Does St. John’s Wort Provide Relief For Nerve Pain?
St. John’s wort has been lauded as a great alternative for treating depression, but did you know that it has also benefited people diagnosed with neuropathy? In fact, it is the main active ingredient in the Homeopathic Pharmacopoeia of the United States-approved Nerve Pain Away spray, which has been known for the quick relief from pain it offers.
St. John’s Wort: A Background
Scientifically known as Hypericumperforatum, St. John’s wort is a perennial shrub-like plant that bears yellow flowers and is best known for its anti-depressant properties. Named after St. John the Baptist, this plant goes into full bloom every 24th of June, which is also the feast of the Catholic saint.
Up North, red spots appear on the leaves of St. John’s wort every August 29, which is the death anniversary of St. John the Baptist. Because of this, people believe that the red spots are supposedly splatters of blood from when the saint was beheaded.
It is usually found in Europe but can also be propagated in areas with temperate climates such as Asia, North America, South America, and Africa.
Benefits and Side Effects
Over the years, the bright-flowered plant has been used as a natural treatment for mental conditions including anxiety, depression, and even attention deficit hyperactivity disorder (ADHD). For most people, St. John’s wort can be taken as a tea, but patients should also experience its full effects when administered as tinctures or tablets.
Unfortunately, the United States Food and Drug Administration (FDA) has yet to consider this herb to be as safe as either prescription or over-the-counter drugs. This and the fact that the exact science of how it works remains unclear, which may be why people are asking: is St. John's Wort safe?
According to experts, there is no reason to doubt the effectiveness of this herb on depression as it has been seen to have a similar action as fluoxetine. Fluoxetine is a selective serotonin reuptake inhibitor (SSRI) that effectively triggers the release of a cocktail of hormones that make a person feel happy.
During the 20th century, St. John’s wort was also found to have antibacterial properties, thanks to its hyperforin content. Some people believe that it can also be used to treat atopic dermatitis as a hypericum cream as well as somatoform disorders. However, more evidence is needed to verify the latter.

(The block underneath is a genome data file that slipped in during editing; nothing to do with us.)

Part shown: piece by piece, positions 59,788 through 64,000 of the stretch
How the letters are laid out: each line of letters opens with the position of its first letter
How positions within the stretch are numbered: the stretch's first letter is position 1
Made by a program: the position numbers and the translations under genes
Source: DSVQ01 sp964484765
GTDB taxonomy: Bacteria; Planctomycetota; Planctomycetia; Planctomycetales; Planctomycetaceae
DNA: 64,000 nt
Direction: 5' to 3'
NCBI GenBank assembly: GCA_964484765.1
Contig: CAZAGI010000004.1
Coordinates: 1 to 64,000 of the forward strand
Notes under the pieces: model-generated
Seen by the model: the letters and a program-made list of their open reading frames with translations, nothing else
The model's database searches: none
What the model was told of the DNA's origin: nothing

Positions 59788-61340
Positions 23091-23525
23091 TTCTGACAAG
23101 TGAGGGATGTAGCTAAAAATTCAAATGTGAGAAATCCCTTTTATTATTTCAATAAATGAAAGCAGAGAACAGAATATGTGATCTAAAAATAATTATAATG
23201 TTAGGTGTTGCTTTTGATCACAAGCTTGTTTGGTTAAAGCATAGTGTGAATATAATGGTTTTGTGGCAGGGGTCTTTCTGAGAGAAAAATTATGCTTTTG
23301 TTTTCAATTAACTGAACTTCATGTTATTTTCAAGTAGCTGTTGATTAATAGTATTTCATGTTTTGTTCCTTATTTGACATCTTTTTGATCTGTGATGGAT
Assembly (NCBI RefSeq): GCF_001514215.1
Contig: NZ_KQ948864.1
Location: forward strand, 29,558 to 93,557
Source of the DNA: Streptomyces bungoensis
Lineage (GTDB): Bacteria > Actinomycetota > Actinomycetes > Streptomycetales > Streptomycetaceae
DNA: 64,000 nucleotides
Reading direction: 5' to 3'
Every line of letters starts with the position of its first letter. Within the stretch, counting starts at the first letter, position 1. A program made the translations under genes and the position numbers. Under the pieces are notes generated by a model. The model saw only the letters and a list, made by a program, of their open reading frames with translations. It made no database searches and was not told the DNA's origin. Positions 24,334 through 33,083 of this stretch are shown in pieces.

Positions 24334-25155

HIV patients, on the other hand, should be wary when using this natural treatment. While several studies conducted on animals showed that St. John’s wort has antiviral properties, one research human trial did not. This is also to avoid the risk of the herb’s adverse interactions with other medications used to treat the condition.
St. John’s Wort and Neuropathy
Nerve damage is another medical condition that has been mentioned in articles tackling the various uses of St. John’s wort.
At one point, scientists published a study in 2010 about the plant’s effects on neuropathic pain and revealed that the hypericin and hyperforin content in St. John’s wort has anti-hyperalgesic properties and tends to affect the patient longer.
Aside from that, a 2017 case report published in the Complementary Therapies In Medicine showed that Hypericumperforatum can effectively relieve neuropathic pain in patients with trigeminal neuralgia, a condition signaled by a shock-like or burning facial pain.
Another study showed that oil extracted from the plant can relieve nerve pain, supports repair of damaged nerves and can also provide extra protection. However, experts warn that these findings are only tested on animals and have yet to be backed by human trial.
On top of that, several reports of adverse interactions with other medications occurred, so it is best to be careful when administering products containing this ingredient.